21 Dec Don’t Make this Costly Mistake in Your Investments
Most often, investment companies are very secretive about the cost of their services and hide the cost of investments. One of the biggest challenges for investors is that most don’t understand, or are even aware of, the hidden cost of investing. In this article, we’ll share with you the investment costs to look for, what those fees mean and how much they are potentially costing you. We help investors find and eliminate hidden investment fees so you can put more money in your pocket.
We hear it quite often from potential investors: “The stock market keeps going up but my portfolio isn’t increasing as much as it should, why?” In most cases, the answer lies in the cost of investing that investors aren’t aware of. According to a study published by Demos (a public policy organization), the average investor household will spend one to two years working just to cover 401(k) fees and associated costs.
Here is the secret to what you need to look for. There are fees you see on your investment statement, and fees you don’t see on your investment statement. The key is to identify these fees, and if you can, find ways to reduce or eliminate them.
Below is an example of the different types of fees that the financial institutions charge you to make their money. These fees include; sales charges, commissions, expense ratios, mutual fund manager fees, marketing fees, administrative fees, mark ups, bonds spreads and advisor fees.
Okay we get it, there are a lot of ways the financial institutions can make money on you. You see, the scary part is that most investors are not aware of most of these fees. After we spend a little time with our clients, they’re shocked at what we uncover. They’re surprised that out of all the investment fees below, only the two on the left are on their investment statement. The other fees on the right are hidden, and don’t show up on their investment statement. Do you think this has anything to do with why their investments are not increasing as much as they should?
Here are some definitions around these investment fees and costs to help you understand how to avoid or eliminate them:
- Sales Charges: mostly found in high cost mutual funds, a one-time sales charge front end load (the fee you must pay when you purchase the mutual fund) or sometimes the fund might have a back end load (the fee you pay to get out of the fund). These fees can range anywhere from 0.50% to 5.75%.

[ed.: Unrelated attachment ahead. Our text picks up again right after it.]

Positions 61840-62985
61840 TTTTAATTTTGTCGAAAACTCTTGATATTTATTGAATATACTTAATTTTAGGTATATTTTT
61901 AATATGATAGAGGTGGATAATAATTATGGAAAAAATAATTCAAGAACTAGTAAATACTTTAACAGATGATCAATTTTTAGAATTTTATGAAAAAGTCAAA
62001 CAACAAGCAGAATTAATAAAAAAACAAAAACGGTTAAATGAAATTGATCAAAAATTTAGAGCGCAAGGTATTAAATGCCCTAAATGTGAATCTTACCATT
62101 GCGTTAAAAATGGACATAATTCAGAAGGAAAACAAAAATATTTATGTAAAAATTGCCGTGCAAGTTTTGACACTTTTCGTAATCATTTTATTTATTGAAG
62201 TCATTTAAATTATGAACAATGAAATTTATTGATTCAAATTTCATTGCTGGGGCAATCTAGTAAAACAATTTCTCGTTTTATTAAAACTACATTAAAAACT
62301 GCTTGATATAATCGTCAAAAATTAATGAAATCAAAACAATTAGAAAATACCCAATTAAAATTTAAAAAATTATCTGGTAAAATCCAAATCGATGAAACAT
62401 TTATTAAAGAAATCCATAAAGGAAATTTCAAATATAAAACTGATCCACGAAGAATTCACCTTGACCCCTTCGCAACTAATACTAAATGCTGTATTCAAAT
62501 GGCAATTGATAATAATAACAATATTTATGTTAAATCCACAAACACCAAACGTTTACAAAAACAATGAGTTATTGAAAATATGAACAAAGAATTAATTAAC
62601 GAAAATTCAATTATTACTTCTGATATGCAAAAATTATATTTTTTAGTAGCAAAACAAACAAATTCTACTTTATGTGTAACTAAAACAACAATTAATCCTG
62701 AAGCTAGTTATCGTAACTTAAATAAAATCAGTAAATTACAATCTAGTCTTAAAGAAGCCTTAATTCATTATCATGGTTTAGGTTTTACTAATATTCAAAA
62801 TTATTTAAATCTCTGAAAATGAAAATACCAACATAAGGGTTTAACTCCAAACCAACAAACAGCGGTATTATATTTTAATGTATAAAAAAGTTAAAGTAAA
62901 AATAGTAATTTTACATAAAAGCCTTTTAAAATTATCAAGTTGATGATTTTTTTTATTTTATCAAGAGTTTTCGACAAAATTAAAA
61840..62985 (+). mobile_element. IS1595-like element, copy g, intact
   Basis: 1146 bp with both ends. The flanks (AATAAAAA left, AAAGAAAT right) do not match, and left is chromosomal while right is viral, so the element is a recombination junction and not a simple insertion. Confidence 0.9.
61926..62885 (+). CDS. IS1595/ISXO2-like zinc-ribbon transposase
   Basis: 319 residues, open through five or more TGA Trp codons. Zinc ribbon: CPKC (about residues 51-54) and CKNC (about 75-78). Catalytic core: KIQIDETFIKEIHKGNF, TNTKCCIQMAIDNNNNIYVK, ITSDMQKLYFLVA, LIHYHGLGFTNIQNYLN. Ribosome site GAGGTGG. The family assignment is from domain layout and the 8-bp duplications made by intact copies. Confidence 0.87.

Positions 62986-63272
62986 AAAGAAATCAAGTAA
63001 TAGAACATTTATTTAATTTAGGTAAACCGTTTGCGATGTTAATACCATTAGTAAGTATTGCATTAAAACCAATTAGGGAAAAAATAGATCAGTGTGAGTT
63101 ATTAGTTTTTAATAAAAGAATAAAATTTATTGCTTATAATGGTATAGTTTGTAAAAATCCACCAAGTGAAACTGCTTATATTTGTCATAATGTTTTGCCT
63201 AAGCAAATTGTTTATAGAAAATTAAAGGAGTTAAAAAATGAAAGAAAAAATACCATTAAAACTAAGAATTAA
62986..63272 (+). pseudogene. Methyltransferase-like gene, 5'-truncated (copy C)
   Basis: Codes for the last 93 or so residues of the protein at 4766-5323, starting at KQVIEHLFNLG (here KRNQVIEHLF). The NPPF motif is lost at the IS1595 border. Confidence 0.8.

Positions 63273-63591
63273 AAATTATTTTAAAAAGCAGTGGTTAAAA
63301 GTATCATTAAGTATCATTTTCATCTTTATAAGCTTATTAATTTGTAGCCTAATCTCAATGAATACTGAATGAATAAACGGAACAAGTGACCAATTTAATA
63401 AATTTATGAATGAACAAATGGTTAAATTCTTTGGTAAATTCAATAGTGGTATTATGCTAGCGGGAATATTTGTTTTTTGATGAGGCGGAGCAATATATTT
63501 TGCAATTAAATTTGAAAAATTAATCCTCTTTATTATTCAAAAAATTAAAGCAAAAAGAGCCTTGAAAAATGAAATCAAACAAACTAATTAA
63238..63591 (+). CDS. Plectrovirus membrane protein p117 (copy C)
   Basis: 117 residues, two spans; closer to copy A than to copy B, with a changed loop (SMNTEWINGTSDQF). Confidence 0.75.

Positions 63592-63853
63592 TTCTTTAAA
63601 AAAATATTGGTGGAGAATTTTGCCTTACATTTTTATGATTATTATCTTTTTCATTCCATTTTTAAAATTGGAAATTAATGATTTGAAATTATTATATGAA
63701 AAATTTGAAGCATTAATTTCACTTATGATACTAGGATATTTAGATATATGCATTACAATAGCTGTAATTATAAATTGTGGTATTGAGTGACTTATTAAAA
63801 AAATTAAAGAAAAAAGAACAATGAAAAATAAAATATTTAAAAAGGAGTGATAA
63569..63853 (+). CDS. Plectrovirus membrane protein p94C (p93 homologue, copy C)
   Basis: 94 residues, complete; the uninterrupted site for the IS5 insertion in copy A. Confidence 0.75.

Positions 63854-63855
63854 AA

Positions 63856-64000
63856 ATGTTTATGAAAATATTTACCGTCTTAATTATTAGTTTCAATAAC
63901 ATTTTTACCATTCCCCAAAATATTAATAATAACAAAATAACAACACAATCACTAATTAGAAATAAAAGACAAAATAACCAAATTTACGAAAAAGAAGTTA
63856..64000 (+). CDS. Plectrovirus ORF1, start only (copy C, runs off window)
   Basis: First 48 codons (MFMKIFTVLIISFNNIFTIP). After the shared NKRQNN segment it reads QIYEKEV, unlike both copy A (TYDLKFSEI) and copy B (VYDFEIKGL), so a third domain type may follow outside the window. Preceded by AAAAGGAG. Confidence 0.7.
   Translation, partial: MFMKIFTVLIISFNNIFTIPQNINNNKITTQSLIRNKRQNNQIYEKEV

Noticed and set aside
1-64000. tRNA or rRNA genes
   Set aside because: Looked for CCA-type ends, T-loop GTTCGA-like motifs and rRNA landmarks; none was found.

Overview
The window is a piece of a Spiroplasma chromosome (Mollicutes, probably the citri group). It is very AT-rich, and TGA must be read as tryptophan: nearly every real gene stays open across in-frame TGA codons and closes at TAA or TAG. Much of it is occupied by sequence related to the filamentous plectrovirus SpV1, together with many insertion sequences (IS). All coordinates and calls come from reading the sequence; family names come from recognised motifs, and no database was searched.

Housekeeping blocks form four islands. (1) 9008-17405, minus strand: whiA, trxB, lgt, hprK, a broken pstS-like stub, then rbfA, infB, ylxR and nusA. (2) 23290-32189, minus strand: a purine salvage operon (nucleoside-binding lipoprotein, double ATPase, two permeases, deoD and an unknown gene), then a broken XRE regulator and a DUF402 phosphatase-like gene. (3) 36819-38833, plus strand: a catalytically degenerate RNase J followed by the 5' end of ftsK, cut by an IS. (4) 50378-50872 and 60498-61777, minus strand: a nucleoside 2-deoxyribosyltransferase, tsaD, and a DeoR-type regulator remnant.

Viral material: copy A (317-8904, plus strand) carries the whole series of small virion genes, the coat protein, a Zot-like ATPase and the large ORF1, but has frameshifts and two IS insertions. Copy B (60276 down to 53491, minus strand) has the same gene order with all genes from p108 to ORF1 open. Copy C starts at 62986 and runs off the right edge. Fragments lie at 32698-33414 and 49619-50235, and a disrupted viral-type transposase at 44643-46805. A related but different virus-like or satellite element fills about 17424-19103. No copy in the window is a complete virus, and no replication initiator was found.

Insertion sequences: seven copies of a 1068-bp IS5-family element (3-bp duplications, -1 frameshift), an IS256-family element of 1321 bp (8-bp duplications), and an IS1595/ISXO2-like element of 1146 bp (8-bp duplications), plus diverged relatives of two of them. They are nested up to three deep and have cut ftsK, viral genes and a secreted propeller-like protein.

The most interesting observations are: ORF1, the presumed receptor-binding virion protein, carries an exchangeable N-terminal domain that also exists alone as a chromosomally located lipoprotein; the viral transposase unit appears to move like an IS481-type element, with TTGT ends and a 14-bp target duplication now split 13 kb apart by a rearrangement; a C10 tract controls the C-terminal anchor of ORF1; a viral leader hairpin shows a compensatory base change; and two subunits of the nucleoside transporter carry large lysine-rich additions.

- Expense Ratios: this is a fixed fee, the cost the mutual fund investment company charges to operate the fund. The range can be anywhere from .05% to 1.25%, charged annually for mutual funds and ETF’s.
- Fund Management Fees: salaries for the fund’s investment manager who oversees the fund. Generally ranging from 0.50% to 1.0% annually.
- Marketing Fees: also referred to as a 12b-1 fee. These are fees for marketing and advertising of the fund. Annual fee that can range from 0.25% to 1.0%.
- Administrative Fees: the funds expenses for record keeping and other admin fees. Fees range 0.05% to 0.40% annually.
- Commission Trading Cost: commissions paid to the broker or agent to execute the trade.
- Mark up or Spread: the mark up, or the spread, is the difference between what the broker paid for the bond and what the broker is selling it for.
- Advisor Fees: these are the investment advisor charges individuals for managing the portfolio. Typically, the annual fee is between 1.0% and 2.0% of the assets under management.
The first step in reducing fees is to understand what your investments are truly costing you. If you’re comfortable with these fees, fine, there isn’t much for you to do. If you’re not, then you should find investments that align to your overall financial goals. There are investments out there that don’t have excessive hidden fees.
If you need help understanding what you’re currently paying in fees and would like to eliminate the ones that you can, feel free to contact us for a no-obligation appointment. Look at it this way, the less you pay in fees, the more you keep!